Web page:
Contents

Plugin Effects

Plugin effects (VSTs on Windows, VSTs or Audio Units on OSX, VSTs, LADSPAs or DSSIs on Linux) can be added and used just like any of the other Effects in Renoise, but you may have to configure them with the Plugin Compatibility Settings. If you can't find your plugins in the Effects list, then please have a look at the Plugin Preferences section.


Plugin Effect Layout and Options

Besides the usual effect controls, plugin effects may have a few extra options:

  • 3.0 plugineffects-show.png - Show/Hide the plugin parameters.
  • 3.0 plugineffects-exteditor.png - Open the plugin's custom external editor.
  • 3.0 plugineffects-compatibility.png - Set up compatibility options for the plugin. Hovering the mouse over this button will display some information about the plugin, such as latency, where the file is loaded from etc.


Plugin Compatibility Settings

3.0 plugineffects-compatibilityoptions.png

This dialog will appear after clicking on the 3.0 plugineffects-compatibility.png button in the VST Instrument Properties section after a plugin is loaded.

In most cases these options will already have the correct settings, as Renoise comes with a database which sets the defaults for you. If you are experiencing any of the problems described in the dialog, then you might want to try altering the settings.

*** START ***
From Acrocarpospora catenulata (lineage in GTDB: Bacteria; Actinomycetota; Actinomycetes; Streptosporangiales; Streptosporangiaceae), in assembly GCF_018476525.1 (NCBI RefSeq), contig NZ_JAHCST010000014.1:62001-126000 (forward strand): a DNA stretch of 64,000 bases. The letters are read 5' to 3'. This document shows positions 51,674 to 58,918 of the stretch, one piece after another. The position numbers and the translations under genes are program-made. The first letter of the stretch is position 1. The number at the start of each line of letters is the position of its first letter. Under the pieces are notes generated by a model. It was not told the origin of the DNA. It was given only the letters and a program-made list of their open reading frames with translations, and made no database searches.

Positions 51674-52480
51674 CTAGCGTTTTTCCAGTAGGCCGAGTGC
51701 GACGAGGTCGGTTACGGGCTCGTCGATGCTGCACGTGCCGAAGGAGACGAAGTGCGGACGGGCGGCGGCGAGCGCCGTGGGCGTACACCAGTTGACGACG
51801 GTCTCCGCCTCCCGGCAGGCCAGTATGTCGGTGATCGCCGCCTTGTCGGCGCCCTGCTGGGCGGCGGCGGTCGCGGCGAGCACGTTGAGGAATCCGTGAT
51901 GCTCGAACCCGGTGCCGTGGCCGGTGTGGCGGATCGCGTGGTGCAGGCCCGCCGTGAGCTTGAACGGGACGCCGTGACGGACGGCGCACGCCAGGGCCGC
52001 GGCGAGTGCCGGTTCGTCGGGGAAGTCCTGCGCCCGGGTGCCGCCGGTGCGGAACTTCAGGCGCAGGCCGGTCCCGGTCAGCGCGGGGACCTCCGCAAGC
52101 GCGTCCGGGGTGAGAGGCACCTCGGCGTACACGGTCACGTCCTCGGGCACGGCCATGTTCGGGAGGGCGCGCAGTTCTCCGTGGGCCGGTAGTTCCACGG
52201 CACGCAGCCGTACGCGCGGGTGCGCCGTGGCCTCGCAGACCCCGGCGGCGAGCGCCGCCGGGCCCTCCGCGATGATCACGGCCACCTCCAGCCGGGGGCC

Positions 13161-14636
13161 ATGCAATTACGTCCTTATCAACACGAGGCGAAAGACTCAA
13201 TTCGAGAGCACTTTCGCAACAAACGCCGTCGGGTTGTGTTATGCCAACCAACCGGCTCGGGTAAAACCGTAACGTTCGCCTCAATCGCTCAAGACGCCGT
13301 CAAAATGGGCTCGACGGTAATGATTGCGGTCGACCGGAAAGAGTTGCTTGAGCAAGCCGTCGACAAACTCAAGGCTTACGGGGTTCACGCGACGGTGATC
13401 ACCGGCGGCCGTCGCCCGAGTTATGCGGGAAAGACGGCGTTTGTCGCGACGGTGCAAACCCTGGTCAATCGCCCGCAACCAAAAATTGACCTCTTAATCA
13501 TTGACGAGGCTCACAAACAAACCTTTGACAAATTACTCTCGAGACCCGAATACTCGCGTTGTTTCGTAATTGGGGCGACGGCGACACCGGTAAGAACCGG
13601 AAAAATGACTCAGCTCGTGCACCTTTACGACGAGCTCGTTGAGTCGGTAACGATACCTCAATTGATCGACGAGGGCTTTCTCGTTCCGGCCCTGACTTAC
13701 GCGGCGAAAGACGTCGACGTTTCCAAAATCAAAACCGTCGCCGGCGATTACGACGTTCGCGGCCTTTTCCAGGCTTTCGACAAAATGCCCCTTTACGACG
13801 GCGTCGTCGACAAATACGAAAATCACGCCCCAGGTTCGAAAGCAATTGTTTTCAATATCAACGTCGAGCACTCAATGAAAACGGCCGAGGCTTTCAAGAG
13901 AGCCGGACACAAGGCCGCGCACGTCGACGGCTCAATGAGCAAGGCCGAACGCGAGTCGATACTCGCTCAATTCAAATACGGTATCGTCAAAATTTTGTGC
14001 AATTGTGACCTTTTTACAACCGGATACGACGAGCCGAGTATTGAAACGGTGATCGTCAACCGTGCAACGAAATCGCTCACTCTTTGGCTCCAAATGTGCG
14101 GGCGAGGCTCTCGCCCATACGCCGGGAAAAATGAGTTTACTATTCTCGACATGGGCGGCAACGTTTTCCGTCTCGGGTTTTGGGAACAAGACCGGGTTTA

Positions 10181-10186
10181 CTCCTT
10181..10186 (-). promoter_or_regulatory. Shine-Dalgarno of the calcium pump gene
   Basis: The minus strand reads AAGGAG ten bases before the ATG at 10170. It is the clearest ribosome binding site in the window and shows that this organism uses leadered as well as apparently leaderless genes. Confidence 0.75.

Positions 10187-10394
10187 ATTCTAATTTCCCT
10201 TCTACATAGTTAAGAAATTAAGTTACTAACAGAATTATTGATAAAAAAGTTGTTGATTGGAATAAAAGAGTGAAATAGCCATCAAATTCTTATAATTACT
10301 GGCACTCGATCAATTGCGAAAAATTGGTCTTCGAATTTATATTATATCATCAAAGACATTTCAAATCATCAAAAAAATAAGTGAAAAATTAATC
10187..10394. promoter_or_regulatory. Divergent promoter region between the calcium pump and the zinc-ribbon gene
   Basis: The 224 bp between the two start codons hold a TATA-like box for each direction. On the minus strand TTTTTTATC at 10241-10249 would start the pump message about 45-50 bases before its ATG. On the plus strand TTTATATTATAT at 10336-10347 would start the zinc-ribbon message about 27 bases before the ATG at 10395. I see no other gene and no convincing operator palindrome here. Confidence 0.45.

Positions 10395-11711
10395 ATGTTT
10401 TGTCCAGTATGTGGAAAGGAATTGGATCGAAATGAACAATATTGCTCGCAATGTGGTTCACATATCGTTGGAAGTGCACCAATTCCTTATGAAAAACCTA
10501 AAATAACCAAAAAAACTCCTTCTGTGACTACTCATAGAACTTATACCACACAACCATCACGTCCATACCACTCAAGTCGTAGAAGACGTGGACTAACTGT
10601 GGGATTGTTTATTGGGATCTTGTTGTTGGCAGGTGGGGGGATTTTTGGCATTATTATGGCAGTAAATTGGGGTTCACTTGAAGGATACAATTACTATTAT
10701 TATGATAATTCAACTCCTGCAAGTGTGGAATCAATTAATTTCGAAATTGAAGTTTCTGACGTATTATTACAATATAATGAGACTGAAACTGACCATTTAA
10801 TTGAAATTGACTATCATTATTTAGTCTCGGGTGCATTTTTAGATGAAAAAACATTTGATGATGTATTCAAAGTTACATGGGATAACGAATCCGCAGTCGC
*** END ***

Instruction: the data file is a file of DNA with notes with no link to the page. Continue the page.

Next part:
Plugin Effect Aliasing

Most plugin effect parameters can be controlled by Automation or through MIDI Mapping. One of the things that cannot be changed by these methods though, is the effect’s preset (or program). Nor will a plugin accept note data. By treating a plugin effect like a plugin instrument though, these things are possible, and this is done by creating an Effect Alias.

Just put the effect into the track you want to use it on, same as usual, then go to the Plugin tab and select it from the FX alias list.

3.0 plugin-fxalias.png

Now you can use a MIDI controller or an *Instrument MIDI Control device to send MIDI data to the effect and change the preset as a song is playing. Very few plugin effects accept note data, but for those that do, you can now play and record notes to control how the sound is being processed. The most common example of this are vocoders, but it really just depends on the specific plugin and how it chooses to use incoming note data.

You may find it useful to watch a short video on the subject.